It's easy to assume something about what another person does, and when individuals are in conflict, they often make assumptions about the other party's intentions. I'm Marlene, and in this tutorial today I'd like to talk with you about intention in relationship. Purposeful behavior and non intentional behavior. I
Think as human beings we like to think that everything we do is purposeful, that we're we're aware of our behavior and our intentions. And purposeful behavior is behavior which has a consciously selected objective or reflects an unconscious but felt objective.
So here are some examples of purposeful behavior. I mean, we all observe it. I think we all participate in it. You see somebody with a lot of groceries or bags, you go over and you help them. Somebody is stuck in a snow bank in a Minnesota winter, and a number of people will gather round and try to push the car out or go get a shovel.
You might have a friend who's really troubled about something, and you tell that friend call me at any time you want. Call me in the middle of the night if you need to talk. People do that for good friends. We help. We encourage. We listen. That's purposeful behavior. That's positive.
Now we may not want to admit it, but people may take purposeful behavior that is not constructive. A person might lie to somebody. They know they're lying. They're purposely lying. They might decide to purposely withhold information from somebody. Or they might purposely try to sabotage somebody at work perhaps, because they feel like they're competing maybe for a promotion. So those are negative behaviors that a person might engage in purposefully.
Now people also do things non intentionally. Total opposite of purpose. They didn't mean to do it. Their intention was not to do something constructive or negative. So non intentional behavior is behavior unrelated to a given objective. So there's no objective here.
So here are some examples of the non intentional behavior, and often times it's this non intentional behavior that can escalate a conflict or create a conflict. So you are feeling miffed because your friends all got together on a Friday evening and had a great time. They're talking about it, and nobody included you.
Now maybe this was just a spontaneous gathering. The friends happened to be together. They were at the mall. It was an evening out. Nobody intended to exclude you. It just happened. It was a spontaneous thing. But you're feeling as though they're not calling you to tell you about this was intentional. Why didn't they include me? What have I done wrong? Is someone upset with me? That kind of thought process. You start to engage in that.
Or perhaps you find out your best friend just had some great news. She just got a promotion at work. She's been wanting this. You find it out through a mutual friend, and you feel like her not calling you was intentional, and perhaps it wasn't. Perhaps this is not at all what she intended, not to get right back to you or let you know. But you are perceiving the fact that you were not the first person called some slight, some intentional slight.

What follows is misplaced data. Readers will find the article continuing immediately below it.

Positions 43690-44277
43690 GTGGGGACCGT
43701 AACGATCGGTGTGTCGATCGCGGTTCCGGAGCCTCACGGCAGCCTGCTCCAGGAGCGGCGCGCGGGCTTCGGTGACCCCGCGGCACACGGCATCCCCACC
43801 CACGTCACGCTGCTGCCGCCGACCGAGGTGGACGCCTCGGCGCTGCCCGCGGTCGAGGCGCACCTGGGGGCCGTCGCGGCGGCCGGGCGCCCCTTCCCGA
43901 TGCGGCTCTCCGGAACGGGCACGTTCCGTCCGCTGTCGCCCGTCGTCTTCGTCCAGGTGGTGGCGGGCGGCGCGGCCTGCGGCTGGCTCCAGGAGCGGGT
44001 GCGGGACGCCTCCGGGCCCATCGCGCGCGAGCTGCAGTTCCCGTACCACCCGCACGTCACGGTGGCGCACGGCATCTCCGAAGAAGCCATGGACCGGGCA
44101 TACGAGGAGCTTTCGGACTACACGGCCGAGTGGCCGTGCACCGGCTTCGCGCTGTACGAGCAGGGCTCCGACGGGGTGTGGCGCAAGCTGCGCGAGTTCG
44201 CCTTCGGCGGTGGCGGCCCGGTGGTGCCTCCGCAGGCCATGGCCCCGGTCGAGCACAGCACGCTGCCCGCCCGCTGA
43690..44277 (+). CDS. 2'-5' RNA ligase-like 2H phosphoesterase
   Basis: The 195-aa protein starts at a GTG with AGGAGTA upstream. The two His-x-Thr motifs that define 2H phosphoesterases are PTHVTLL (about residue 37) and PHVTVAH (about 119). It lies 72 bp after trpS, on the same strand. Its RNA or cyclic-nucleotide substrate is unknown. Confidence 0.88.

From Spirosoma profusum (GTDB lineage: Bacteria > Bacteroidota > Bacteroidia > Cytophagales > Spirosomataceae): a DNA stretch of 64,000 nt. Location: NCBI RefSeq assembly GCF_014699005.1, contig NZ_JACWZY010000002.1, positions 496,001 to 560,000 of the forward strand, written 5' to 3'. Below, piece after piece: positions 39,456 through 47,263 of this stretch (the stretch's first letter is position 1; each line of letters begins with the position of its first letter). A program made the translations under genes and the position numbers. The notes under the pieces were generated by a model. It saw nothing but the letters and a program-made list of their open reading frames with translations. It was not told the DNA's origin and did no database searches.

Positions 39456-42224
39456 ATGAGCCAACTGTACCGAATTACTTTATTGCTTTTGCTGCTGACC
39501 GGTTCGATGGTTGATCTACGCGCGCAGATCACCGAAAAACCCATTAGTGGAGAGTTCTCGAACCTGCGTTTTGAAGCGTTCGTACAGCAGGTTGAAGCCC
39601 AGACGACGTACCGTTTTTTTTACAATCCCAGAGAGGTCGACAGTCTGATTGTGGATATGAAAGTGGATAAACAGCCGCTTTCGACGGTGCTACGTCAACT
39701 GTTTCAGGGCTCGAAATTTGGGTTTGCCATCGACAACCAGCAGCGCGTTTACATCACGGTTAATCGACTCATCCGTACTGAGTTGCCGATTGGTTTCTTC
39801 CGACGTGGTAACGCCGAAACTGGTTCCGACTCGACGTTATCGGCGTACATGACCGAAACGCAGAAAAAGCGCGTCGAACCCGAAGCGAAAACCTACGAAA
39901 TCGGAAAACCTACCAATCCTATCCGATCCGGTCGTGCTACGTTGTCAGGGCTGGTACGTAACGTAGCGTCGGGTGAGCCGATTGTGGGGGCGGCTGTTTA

You could say that perhaps someone thinks you arrived home late from the mall with the car, and you intentionally kept them from an appointment. You knew that I had to go to an appointment. Well, maybe you didn't. Maybe there was miscommunication here. But they're thinking that you're not looking out for them, that you're not thinking about their needs because you didn't come back in time. You didn't come back when you said you would.
So little things that may happen non intentionally can create conflict and harm relationships. So when people are in relationship and there is an ongoing conflict, many times as you begin to uncover what's at the root of the conflict, you will find that one party or the other has been making assumptions about the other person's behavior. And things that they thought the other person intended were really unintentional.
So how do we prevent this from happening? We can prevent it from happening by understanding, first of all, that it does happen. It happens all the time. We all engage in things that have unintentional consequences. We don't realize that what we're doing might be affecting somebody in a way that they're taking negatively and thinking perhaps we meant something by a particular action or statement that we made.
So if you're the person who feels miffed and you feel a distance in a relationship which was once close-- or perhaps it's with a coworker, and you have a nice relationship and now not so good-- it's good to always communicate about whatever it is you think is happening. Realize you might have made an assumption here and that what you think of as intentional purposeful behavior may be unintentional.
What can happen and lead into a full blown conflict is when a number of small unintentional behaviors escalate and create more and more relational and communication problems between parties. Then the conflict will escalate. So I enjoyed being part of this tutorial with you and I look forward to next time.
Behavior which has a consciously selected objective or reflects an unconscious (but felt) objective.
Behavior unrelated to a given objective.